LITERARY AND HISTORICAL CONTEMPORARIES
Gombrowicz's famous contemporaries include:
Josip Broz Tito (1892-1980): Leader of the antifascist resistance in Yugoslavia during World War I, then president of Yugoslavia until his death in 1980. Though Yugoslavia was a socialist country, Tito broke off relations with the Soviet Union and founded the Non- Aligned Movement, a group of nations that considered itself aligned with neither the Soviet Union nor the United States.
Jorge Luis Borges (1899-1986): Native of Buenos Aires, Argentina, and writer of essays and short stories known for their complexity, intellectual brilliance, and postmodernism.
Christopher Isherwood (1904-1986): The English-born American novelist who was one of the first openly gay novelists to attract a wide readership. His books include A Single Man (1964).
Pablo Neruda (1904-1973): The Chilean author and Communist politician. His winning the Nobel Prize for Literature in 1971 created quite a stir because of his political leanings. He is the author of Twenty Poems of Love and a Song of Despair (1924).
B. F. Skinner (1904-1990): An American psychologist who made a great impact on his field of study with his theories on operant conditioning.
COMMON HUMAN EXPERIENCE
In nature there is an interdependence of all living things. In Gombrowicz's work there is a focus on the interdependence of human beings as they interact and get caught up in each other's lives. Here are a few works by writers who have a similar emphasis:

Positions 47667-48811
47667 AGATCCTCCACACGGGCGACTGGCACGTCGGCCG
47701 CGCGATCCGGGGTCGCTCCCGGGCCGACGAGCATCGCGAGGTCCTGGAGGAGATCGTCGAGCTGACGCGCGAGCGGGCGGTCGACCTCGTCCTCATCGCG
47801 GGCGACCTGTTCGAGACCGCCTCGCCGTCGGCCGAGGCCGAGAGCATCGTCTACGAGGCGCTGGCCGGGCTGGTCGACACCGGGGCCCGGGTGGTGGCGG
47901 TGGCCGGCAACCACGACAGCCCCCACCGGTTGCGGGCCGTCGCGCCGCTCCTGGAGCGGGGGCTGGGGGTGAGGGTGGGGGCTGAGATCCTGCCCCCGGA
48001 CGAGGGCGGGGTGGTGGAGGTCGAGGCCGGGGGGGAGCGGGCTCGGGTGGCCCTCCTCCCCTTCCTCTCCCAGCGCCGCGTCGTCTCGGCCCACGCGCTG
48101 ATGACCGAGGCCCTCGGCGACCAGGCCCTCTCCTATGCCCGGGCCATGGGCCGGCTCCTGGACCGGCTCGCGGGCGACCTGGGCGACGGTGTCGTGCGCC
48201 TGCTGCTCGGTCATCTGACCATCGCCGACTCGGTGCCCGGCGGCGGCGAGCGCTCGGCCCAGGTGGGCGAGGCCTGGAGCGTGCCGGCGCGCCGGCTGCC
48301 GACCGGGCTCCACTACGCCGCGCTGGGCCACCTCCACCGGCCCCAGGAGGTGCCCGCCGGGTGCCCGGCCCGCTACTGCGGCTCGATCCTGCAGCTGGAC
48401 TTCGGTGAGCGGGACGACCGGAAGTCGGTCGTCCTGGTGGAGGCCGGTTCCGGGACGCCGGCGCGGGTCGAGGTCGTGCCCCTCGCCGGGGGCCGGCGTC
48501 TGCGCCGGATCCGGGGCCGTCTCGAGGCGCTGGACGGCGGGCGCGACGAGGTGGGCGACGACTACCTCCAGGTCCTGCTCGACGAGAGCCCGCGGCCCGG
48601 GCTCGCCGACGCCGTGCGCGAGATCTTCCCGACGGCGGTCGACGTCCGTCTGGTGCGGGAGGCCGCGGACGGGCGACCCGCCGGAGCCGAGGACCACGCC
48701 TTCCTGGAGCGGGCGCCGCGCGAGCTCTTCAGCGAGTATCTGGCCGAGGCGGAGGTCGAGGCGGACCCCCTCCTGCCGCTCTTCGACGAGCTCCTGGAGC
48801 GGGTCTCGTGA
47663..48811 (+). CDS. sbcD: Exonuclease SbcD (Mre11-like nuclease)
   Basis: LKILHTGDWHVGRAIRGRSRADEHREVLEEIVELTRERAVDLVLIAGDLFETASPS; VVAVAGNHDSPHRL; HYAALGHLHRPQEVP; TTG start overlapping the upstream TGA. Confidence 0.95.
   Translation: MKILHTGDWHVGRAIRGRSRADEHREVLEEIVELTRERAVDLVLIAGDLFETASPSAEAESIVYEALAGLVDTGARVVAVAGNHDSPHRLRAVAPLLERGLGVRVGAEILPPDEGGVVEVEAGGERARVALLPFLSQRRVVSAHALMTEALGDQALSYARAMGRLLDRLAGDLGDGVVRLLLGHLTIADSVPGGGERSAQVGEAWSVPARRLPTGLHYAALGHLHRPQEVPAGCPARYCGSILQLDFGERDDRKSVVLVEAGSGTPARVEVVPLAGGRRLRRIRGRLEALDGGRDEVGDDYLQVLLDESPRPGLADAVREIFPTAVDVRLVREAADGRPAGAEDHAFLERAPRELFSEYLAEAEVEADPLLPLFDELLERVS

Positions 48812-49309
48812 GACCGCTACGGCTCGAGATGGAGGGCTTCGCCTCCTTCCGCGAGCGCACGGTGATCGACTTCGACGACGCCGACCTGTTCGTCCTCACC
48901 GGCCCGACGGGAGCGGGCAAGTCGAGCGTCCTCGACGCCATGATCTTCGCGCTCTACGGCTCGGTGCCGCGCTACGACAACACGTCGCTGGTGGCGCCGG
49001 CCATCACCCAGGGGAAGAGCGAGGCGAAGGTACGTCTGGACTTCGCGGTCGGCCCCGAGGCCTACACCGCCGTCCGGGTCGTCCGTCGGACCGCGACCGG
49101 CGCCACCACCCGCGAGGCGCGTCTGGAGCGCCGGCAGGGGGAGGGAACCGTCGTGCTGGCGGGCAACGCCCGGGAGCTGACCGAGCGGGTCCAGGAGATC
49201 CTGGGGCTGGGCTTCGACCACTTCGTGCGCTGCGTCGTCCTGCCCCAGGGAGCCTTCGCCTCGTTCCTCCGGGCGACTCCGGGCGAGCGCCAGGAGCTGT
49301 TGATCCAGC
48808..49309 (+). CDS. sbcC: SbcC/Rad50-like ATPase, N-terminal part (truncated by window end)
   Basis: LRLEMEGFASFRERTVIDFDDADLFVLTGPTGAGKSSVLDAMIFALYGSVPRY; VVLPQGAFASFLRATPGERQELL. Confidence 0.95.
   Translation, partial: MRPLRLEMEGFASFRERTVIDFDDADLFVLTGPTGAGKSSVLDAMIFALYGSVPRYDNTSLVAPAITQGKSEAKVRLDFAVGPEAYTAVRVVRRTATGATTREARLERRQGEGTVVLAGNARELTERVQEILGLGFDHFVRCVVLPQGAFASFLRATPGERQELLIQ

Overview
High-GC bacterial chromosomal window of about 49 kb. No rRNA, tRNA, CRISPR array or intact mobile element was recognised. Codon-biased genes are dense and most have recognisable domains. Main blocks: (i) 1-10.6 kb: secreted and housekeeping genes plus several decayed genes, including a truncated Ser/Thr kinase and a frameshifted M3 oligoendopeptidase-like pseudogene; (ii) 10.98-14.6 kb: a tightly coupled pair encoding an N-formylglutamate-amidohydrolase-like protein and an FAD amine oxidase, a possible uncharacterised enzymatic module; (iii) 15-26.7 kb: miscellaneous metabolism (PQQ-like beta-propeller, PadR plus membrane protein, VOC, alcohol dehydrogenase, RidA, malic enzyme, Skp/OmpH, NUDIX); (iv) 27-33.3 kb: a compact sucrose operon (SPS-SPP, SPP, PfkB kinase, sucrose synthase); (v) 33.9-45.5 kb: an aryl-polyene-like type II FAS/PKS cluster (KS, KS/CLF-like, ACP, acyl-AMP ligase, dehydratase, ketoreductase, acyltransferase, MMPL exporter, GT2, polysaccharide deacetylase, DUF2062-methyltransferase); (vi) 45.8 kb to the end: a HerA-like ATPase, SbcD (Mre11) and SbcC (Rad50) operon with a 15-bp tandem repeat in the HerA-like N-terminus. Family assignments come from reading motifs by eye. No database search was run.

Hamlet (1599-1601), a play by William Shakespeare. In this ultimate tragedy, the profound influence of the characters on each other's sanity is immeasurable.
Hedda Gabler (1890), a play by Henrik Ibsen. In this nineteenth-century drama, Gabler gets entangled with the business of others and manipulates those around her to the point where she causes her own demise.
No Exit (1944), a play by Jean-Paul Sartre. In this existential drama, the classic Sartrean philosophy is uttered in the line, ''Hell is other people.''
A Streetcar Named Desire (1947), a play by Tennessee Williams. In this critically acclaimed drama, an aging southern belle and her working-class brother-in-law get entangled until one is driven to the brink of madness.
Works in Literary Context
While living in Poland, Argentina, West Berlin, and France, Gombrowicz came into contact with many intellectual and literary ideas. He was profoundly influenced by philosophical ideas and was an early proponent of existentialism. While themes of human interdependence can be found in both his novels and plays, his dramas are regarded as part of the Theater of the Absurd. The Theater of the Absurd was popular during the 1950s and 1960s, had its origins in France, and explored the idea that the human condition is essentially meaningless.